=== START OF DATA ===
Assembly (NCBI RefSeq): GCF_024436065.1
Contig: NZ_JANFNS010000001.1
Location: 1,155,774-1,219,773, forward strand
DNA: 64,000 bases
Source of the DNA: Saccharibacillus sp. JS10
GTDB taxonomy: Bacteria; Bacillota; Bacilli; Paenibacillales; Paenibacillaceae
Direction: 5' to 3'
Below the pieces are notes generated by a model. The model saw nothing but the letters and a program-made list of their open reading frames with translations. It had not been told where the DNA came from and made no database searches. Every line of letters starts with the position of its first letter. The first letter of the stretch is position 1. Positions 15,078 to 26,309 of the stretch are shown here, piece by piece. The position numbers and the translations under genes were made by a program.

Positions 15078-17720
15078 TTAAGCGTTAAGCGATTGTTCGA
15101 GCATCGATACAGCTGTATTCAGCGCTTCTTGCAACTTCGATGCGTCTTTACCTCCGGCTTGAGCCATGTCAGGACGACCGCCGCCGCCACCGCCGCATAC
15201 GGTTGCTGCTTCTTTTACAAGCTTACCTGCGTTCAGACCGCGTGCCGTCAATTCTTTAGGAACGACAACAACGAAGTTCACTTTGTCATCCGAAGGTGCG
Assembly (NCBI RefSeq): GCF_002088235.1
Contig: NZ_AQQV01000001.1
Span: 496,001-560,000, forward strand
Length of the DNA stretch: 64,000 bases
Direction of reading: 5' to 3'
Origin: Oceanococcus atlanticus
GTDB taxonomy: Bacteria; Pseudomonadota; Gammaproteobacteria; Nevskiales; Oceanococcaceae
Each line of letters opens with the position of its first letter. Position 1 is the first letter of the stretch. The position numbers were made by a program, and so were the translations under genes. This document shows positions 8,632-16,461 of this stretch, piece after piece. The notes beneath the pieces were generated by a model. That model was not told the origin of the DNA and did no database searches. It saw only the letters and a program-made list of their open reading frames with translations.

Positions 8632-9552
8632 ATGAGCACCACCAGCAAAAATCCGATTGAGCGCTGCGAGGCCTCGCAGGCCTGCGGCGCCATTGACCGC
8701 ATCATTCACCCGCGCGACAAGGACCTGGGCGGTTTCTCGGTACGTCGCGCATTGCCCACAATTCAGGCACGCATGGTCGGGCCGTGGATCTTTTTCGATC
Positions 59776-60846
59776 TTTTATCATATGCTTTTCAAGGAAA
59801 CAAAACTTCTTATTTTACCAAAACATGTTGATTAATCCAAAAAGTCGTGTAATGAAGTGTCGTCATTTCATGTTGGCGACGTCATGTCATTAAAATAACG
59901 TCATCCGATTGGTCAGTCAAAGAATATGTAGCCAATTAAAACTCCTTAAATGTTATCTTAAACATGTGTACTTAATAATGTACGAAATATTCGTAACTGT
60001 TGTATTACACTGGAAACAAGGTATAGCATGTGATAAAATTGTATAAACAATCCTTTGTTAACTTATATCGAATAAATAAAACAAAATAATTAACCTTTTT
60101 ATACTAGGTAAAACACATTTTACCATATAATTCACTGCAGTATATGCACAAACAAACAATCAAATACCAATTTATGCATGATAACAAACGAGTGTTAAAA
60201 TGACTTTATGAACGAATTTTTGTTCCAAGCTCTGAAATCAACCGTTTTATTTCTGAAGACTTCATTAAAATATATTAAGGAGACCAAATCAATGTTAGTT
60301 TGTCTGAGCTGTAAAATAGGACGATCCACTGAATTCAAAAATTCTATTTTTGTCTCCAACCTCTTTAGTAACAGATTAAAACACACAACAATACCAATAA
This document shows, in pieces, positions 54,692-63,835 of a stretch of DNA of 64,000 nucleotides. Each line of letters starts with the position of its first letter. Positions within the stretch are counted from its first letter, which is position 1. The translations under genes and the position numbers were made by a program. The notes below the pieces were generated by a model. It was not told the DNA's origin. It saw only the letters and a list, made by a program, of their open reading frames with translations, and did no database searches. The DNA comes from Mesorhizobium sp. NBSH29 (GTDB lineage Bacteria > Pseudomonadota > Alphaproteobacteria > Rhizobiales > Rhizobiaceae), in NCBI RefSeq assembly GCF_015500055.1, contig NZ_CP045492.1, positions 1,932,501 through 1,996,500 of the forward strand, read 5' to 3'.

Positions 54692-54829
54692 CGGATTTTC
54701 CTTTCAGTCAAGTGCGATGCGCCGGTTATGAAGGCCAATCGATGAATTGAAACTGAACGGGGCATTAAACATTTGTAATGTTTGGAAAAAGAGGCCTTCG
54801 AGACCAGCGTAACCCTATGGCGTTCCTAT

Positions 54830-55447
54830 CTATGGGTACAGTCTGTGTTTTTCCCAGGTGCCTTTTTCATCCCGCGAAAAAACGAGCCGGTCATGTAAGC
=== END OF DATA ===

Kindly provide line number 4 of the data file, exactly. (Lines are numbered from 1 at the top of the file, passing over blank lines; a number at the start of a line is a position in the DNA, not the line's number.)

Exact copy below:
DNA: 64,000 bases